European Commission’s Economic Forecasts, Winter 2022:  The European Commission (EC) has published its latest quarterly forecast with GDP expected to grow by +4.0% for both the EU and the euro-zone in 2022, followed by +2.8% for the EU and +2.7% for the Euro-zone in 2023.

The latest outlook reflects a number of challenges facing the European economy including the current resurgence of Covid via the Omicron virus, persistent problems in both logistics and supply chains which are weighing on production and stronger than expected inflationary pressures whose impact falls mainly on consumers.  The forecast assumes that the impact of Omicron will be relatively short lived and that most (although not all) of the supply chain issues will ease towards the end of the year but the forecasts for inflation have been revised up as energy prices are now set to remain high for longer.

We don’t have space in this summary to cover every country but it is worth noting that compared to the Autumn forecast, this interim update has seen a modest downgrade in the expectations for growth in 2022.  Germany has one of the largest downward revisions with growth now expected to be +3.6% (from +4.6% in the Autumn) while there are less significant reductions for Italy (+4.1% from +4.3%), France (+3.6% from +3.8%) and the Netherlands (+3.0% from +3.3%).  Some European countries have seen an upgrading of expectations for this year, including Spain (now +5.6% from +5.5% in the Autumn) and Poland (+5.5% from +5.2%).

There are a couple of special items in this forecast.  The Commission takes a look at the supply chain issues based on its business surveys – this suggests a further tightening in January (although note that the data collection period for this means that it is really the picture for December).  For manufacturing the main problems are in the supply of materials and components.

The other item draws on the investment intentions from their survey in October/November which painted a positive picture for 2022, driven mainly by a relatively high proportion of respondents reporting that they needed to expand capacity.  This positive news is spread across most of the sectors and industries but the EC notes that it was particularly strong for the automotive industry;  in part this reflects a weak recovery in 2021 but is also related to the need for significant investment as the sector moves towards an electric future.

You can access the Winter 2022 forecasts at


Japanese Machine Tool Manufacturers Orders 2021:  The Japan Machine Tool Builders’ Association (JMTBA), which represents manufacturers of metal cutting machine tools (there is a separate association for forming machine makers), publishes monthly figures for orders and sales, with the former split between home and export business.  The orders data is more detailed so we will focus on that.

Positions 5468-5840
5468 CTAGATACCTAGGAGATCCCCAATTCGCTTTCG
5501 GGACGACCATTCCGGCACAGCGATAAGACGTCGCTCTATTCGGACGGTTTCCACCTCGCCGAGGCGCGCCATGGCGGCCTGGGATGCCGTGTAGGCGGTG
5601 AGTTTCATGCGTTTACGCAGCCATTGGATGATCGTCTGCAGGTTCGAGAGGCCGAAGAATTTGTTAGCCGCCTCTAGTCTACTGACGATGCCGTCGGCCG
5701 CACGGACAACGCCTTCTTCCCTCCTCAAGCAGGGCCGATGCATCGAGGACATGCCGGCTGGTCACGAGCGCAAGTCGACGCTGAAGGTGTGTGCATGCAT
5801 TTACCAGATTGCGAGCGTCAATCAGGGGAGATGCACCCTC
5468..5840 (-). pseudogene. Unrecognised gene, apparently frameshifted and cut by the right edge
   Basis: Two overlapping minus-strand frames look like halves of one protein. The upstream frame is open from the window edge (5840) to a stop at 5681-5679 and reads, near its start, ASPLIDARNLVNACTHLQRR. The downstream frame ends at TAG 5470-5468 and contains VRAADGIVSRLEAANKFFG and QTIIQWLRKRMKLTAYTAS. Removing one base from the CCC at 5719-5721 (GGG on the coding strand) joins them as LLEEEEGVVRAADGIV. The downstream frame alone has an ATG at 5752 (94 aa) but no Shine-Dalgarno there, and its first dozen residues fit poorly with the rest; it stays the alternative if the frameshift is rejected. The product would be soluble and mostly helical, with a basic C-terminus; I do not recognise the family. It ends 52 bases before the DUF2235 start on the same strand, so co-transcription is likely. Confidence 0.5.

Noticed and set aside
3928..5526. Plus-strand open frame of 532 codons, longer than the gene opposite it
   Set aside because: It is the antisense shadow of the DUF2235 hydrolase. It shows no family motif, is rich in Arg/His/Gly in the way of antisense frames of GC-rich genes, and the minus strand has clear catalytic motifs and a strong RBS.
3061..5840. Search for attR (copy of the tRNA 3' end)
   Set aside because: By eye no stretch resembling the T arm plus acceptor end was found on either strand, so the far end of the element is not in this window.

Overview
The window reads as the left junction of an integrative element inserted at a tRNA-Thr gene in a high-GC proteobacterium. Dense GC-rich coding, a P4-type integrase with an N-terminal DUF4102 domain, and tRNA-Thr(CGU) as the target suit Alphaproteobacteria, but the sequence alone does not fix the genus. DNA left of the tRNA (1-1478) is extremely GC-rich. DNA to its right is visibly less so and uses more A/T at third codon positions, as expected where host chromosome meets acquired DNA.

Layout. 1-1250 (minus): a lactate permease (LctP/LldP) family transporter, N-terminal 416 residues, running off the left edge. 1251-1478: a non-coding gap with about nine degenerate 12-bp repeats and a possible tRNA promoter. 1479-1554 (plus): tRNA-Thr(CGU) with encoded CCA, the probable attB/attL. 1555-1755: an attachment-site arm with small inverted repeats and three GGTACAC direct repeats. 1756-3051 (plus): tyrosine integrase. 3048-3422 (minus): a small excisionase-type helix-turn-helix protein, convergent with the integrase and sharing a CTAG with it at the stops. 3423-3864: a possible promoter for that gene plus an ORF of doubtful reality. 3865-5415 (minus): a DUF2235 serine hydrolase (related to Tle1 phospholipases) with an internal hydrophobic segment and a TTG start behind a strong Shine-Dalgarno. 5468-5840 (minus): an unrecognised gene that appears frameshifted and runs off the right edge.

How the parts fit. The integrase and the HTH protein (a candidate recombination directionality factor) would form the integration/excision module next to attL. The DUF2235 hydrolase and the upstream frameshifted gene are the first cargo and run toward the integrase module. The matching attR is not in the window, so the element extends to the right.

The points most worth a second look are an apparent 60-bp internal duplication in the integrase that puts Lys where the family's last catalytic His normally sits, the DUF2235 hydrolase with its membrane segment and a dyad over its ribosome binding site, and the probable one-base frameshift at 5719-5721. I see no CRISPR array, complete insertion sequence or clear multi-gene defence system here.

Total orders in 2021 were worth ¥1541 billion (approximately £10.2 billion) which is +71% higher than in 2020 although, of course, that was heavily disrupted by the Coronavirus pandemic;  a more useful comparison is, therefore, an increase of +25% over 2019.  The most recent peak year was 2018 and orders are not yet back to that level.

The improvement in 2021 compared to 2019 came mainly in exports which increased by +40%, while domestic orders were only up by +3½%.  The Japanese market accounted for one-third of total orders in 2021, having been 36% in 2020 and 40% in 2019.

The JMTBA report also includes an analysis of the source of export orders, although the table only shows the comparisons with 2020.  The largest source of export orders for Japanese manufacturers of metal cutting machine tools is East Asia which accounted for 41% of the total and this was mainly to China which was nearly 35% of total export orders.  Second on the list of the sources of orders was the USA (24% of total export orders) well ahead of Germany (4.3%), Italy (4.0%) and India (3.7%) which round out the top five destinations.

The report also provides a breakdown of domestic orders by industry.  In 2021, the largest proportion was from the Industrial Machinery category which accounted for 39% of total domestic orders;  this is a wide ranging group which includes construction machinery and the die & mould companies, although neither of these accounted for a significant proportion of domestic orders.  The automotive industry accounted for 22.6% of domestic orders, with nearly three-quarters of this being for automotive parts.  The aerospace industry is a relatively small part of domestic demand in Japan, accounting for less than 1% of orders in 2021 – indeed, the rest of the “other transport equipment” group which includes shipbuilding and railway equipment was more important as a customer (2.2% of domestic machine tool orders).

For more details, you can download the JMTBA report from their website at (February 3, 2022) or request it from MTA.

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